Foster Swift Business & Corporate Law Report
When people hear the term “HIPAA,” they usually only think of physicians and hospitals being restricted from sharing their health information with others. However, with the passage of the Health Information Technology for Economic and Clinical Health Act (the “HITECH Act”) in 2010 and the publication of final rules related to the HITECH Act in January of 2013, parts of HIPAA now apply to organizations besides “Covered Entities” (e.g., health care entities). Specifically, those companies that are “Business Associates” of “Covered Entities” are now subject to certain HIPAA restrictions.
The final rules of the HITECH Act became effective on March 26, 2013 but, Business Associates and Covered Entities have until September 23, 2013 to become compliant. Civil penalties for violating HIPAA can result in up to $1.5 million in fines per year for each violation. Non-compliance can be an expensive mistake.
Accordingly, prior to September 23, 2013 businesses have the important task of:
- determining if they need to become HIPAA compliant (which is not always as simple as it sounds) and, if necessary,
- becoming compliant with certain HIPAA requirements.
The HIPAA requirements are often complicated and time consuming. So, businesses should act now to ensure compliance by the September 23, 2013 deadline.
Are you a Business Associate?
An important first step is determining whether your company is a Business Associate. A Business Associates is broadly defined as “a person or entity, other than a member of the workforce of a covered entity, who performs functions or activities on behalf of, or provides certain services to, a covered entity that involve access by the business associate to protected health information.” Business Associates include people and entities such as: a CPA firm whose accounting services to a health care provider involve access to protected health information; an independent medical transcriptionist that provides transcription services to a physician; or a consultant that performs utilization reviews for a health plan. The final HITECH rules also expand the definition of Business Associates to include subcontractors who receive protected health information on behalf of another Business Associate. Therefore, your company may be a Business Associate even if you are not directly working with a health care entity.
It is important that you examine if your business is receiving any personal health information from any source. If you do receive any health information, you should consult your attorney to assist in determining if you are a Business Associate that must comply with the HIPAA rules.
How do I get HIPAA Compliant if I am a Business Associate?
Getting HIPAA compliant is no easy task. HITECH places all of the Security Rule burdens of HIPAA on Business Associates and some of the Privacy Rule burdens as well. The Security Rule requirements are expansive and complex. The Security Rule obligations consist of risk analysis and management along with administrative, physical and technical safeguards. For example, in order to comply with the Security Rule, a Business Associate must implement policies and procedures for authorizing access to protected health information and provide training to its workforce on such procedures. In addition, Business Associates may need to implement encryption software in order to properly safeguard information under HIPAA.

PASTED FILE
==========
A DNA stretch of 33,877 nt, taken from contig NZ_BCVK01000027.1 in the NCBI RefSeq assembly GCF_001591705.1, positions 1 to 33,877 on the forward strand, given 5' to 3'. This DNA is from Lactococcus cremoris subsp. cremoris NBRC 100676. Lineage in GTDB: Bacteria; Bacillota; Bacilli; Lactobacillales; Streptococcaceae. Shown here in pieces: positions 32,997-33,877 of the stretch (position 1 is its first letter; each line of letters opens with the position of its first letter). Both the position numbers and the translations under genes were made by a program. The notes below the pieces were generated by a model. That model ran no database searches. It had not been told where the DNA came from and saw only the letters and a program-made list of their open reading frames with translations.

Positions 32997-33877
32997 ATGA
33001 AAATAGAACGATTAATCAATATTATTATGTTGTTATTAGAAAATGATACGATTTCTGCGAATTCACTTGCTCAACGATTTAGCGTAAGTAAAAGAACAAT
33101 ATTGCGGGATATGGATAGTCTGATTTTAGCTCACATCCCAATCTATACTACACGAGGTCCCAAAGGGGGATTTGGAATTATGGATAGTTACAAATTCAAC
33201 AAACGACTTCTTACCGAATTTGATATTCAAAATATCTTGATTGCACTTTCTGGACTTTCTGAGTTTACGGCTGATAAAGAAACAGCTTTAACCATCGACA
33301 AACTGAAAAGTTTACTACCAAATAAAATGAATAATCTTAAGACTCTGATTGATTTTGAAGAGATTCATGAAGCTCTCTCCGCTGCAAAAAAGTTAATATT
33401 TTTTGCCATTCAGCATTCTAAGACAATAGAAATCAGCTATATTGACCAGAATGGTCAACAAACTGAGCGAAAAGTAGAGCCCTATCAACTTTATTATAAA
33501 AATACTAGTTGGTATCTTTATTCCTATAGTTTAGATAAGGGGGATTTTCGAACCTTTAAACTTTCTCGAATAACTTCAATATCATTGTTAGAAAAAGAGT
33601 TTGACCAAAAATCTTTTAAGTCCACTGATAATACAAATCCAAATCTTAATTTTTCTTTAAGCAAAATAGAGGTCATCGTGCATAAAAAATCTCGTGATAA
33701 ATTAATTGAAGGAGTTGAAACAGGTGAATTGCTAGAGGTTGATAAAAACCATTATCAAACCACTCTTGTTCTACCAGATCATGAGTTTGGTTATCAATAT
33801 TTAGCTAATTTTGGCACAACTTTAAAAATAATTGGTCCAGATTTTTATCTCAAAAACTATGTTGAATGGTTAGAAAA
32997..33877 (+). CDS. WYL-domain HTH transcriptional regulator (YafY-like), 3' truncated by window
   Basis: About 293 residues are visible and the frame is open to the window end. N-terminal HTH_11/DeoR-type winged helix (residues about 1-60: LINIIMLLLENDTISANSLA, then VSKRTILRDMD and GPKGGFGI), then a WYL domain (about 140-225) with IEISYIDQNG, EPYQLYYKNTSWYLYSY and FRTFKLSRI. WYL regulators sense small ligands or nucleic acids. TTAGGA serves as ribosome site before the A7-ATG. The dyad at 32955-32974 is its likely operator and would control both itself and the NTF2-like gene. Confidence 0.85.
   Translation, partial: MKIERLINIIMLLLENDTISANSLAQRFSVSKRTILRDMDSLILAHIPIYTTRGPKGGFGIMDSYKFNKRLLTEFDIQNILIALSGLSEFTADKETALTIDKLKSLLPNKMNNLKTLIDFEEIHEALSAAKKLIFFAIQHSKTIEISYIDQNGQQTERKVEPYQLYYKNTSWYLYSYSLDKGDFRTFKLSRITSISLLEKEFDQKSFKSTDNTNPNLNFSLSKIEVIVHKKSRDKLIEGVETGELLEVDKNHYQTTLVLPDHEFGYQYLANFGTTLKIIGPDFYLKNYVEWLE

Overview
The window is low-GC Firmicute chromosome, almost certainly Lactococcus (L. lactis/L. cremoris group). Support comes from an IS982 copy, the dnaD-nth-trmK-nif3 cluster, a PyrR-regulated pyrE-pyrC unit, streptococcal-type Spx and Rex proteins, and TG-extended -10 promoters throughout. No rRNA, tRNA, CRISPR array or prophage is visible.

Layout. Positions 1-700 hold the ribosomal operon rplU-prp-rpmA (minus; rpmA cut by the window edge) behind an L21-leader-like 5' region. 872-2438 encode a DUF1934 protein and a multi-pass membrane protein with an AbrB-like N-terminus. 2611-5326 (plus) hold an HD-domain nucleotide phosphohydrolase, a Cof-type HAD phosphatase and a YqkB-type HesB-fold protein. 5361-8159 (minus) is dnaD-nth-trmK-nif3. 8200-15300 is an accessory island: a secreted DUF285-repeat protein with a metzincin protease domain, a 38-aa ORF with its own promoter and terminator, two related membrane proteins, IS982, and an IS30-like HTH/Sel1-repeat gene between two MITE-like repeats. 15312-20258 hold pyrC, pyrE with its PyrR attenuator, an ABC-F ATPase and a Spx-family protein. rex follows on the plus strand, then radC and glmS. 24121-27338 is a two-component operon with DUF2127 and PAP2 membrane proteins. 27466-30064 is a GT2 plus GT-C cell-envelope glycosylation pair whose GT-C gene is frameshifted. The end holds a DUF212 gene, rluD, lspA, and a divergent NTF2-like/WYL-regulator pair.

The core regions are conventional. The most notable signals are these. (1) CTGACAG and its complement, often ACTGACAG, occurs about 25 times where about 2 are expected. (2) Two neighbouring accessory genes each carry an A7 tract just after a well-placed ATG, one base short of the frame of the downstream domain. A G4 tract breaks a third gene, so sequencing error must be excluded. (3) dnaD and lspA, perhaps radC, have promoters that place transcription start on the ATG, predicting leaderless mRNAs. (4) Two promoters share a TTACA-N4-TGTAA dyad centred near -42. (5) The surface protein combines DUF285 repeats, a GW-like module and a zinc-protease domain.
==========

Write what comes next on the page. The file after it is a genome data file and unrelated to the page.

Once it is determined that your company is a Business Associate, you should contact your attorney to help begin the process of compliance with HIPAA. Not complying with any of these requirements is a violation of HIPAA and can subject your company to the civil penalties discussed above.
Additionally, Business Associates are required to enter into Business Associate Agreements. If your company was already complying with the Security Rules as a Business Associate when the HITECH Act was implemented, the final rules changed some of the Business Associate Agreement requirements. Your company will need to ensure that any Business Associate Agreement it has in place is compliant. Therefore, if you are a Business Associate and do not have a Business Associate Agreement in place, it is imperative you get one in place; if you have a Business Associate Agreement in place, it is likewise imperative that you update it to comply with the final rules. Beyond having a compliant agreement in place, it is important that each Business Associate Agreement that you enter into protects your company from any extra liability.
To determine what steps you need to take to become HIPAA compliant as a Business Associate, please contact Nicole Stratton at (517) 371-8140.